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Friday, June 4, 2010

What is an Investment in Hedge Funds?

With the equity market selling off broadly in May, it should come as no surprise that hedge funds also underperformed across the board...


They have historically exhibited a very strong relationship to equities (especially in recent years when the level of assets managed have spiked). The chart below shows the relationship between the S&P 500 and the broad Barclay Hedge Fund Index (i.e. not just the 'equity long bias' sub-sector index) going back 10 years.

What hedge funds have been able to do (as can be seen above) is "hedge" some of the downside risk through diverse allocations outside of traditional asset classes, while maintaining the "upside" beta to equities when equity markets have rallied. As a result, rather than pure absolute return vehicles (very few are), hedge funds can simply be thought of as very good deep value equity managers (that can also diversify into other asset classes).

Case in point... through the art of data mining, I found a fund (the First Eagle US Value Fund [FEVAX]) with a strong 9 year track record. I am not vouching for this fund, I do not own this fund, and I have not researched this fund thoroughly (though I do have a TON of respect for Bruce Greenwald, the director of research of the fund), but for this exercise simply note that it has performed exceptionally well (and very in line with the broader Barclay Hedge Fund index) since its October 2001 inception.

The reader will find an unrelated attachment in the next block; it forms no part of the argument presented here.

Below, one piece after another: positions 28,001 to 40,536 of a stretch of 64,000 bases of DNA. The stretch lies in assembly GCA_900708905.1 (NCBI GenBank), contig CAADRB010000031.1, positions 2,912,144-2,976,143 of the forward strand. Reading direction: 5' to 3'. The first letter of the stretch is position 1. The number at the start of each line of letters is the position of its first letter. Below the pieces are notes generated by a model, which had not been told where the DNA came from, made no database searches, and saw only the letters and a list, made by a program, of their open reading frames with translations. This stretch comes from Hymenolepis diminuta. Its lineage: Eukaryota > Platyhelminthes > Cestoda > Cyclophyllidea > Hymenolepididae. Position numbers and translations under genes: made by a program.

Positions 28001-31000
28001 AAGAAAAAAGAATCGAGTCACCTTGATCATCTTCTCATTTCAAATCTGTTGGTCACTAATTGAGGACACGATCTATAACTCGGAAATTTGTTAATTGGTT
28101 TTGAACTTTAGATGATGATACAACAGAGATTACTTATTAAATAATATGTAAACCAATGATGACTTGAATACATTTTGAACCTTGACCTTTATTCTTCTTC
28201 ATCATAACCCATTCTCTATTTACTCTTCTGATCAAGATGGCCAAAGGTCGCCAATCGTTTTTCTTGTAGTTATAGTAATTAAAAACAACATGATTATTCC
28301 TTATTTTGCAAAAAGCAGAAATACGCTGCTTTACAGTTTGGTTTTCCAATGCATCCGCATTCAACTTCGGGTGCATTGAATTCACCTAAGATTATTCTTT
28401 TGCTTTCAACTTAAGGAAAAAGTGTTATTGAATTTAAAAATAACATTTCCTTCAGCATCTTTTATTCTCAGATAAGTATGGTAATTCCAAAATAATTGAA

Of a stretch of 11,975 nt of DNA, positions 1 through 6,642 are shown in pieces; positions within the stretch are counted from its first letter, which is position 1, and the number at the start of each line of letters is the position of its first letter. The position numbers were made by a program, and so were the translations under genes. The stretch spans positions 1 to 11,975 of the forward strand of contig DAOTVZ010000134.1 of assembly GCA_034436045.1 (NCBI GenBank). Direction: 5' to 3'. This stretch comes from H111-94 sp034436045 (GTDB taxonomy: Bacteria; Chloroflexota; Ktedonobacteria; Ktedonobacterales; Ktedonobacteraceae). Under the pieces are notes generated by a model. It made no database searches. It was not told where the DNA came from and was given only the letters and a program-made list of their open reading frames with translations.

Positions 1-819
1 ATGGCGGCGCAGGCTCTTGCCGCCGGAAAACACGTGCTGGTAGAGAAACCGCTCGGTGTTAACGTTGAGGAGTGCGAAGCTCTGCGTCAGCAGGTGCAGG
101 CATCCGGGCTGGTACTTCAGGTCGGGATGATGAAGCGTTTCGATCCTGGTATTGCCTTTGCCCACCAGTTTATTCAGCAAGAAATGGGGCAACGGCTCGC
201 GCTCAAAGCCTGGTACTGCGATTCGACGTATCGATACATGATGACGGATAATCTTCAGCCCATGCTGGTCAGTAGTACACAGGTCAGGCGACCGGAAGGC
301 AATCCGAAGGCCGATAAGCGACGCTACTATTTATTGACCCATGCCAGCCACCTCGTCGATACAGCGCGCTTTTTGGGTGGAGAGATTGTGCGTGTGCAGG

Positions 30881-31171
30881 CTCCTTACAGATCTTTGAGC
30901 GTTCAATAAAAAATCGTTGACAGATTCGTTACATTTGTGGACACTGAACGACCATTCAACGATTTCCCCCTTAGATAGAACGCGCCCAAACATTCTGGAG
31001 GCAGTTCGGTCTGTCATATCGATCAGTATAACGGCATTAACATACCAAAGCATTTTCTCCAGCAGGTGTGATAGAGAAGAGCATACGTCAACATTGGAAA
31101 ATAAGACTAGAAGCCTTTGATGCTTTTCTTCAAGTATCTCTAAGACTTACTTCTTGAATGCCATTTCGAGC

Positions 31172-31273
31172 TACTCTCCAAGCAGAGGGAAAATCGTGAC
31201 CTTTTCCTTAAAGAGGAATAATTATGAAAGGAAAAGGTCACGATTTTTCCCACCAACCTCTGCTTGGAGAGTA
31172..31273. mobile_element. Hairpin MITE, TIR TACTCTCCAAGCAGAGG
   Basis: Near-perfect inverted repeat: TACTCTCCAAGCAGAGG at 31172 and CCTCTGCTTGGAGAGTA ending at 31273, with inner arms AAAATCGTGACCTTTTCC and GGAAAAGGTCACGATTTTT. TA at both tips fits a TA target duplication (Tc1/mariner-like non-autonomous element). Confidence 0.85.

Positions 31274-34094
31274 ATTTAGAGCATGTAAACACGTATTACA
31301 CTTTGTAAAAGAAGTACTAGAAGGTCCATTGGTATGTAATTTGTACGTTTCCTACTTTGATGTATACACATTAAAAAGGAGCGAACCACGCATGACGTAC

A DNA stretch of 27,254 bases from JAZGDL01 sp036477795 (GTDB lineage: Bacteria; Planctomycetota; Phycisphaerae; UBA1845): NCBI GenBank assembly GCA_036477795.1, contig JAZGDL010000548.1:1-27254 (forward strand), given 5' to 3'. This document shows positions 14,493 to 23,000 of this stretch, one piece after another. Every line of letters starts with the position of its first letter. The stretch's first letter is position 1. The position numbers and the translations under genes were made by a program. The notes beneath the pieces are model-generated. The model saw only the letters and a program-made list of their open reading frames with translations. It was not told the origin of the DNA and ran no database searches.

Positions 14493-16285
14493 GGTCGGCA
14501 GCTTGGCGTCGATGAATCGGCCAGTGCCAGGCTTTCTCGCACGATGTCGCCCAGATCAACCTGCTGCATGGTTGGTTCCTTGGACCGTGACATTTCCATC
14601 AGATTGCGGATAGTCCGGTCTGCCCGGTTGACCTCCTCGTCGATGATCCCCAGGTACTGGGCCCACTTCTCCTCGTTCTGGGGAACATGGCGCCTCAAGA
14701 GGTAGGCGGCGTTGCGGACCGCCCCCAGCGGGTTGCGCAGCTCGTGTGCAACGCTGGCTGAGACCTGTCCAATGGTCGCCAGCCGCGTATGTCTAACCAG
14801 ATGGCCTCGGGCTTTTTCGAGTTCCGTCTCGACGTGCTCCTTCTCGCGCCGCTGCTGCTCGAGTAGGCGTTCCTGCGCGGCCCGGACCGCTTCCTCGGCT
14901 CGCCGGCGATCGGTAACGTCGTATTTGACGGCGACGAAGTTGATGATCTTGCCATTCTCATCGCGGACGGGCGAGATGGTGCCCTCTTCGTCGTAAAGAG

Returns of Barclay Hedge Fund Index, First Eagle US Value Fund, S&P 500

What's my point?

The hedge fund world has gotten so large that there is no way that all (or even most) provide consistent pure 'absolute ' return or even exhibit low correlation to equities. As the hedge fund universe grows and becomes a larger part of the broader market, it becomes increasingly difficult to do.

Instead, the broader hedge fund community should admit what they are... managers of equity beta that have outperformed significantly over the years in part by being able to take a longer view on their investments than a daily liquidity fund, in part by not having to manage to an under-performing benchmark, and in part by being exceptional managers of the equity asset class.

Source: Barclay Hedge / Yahoo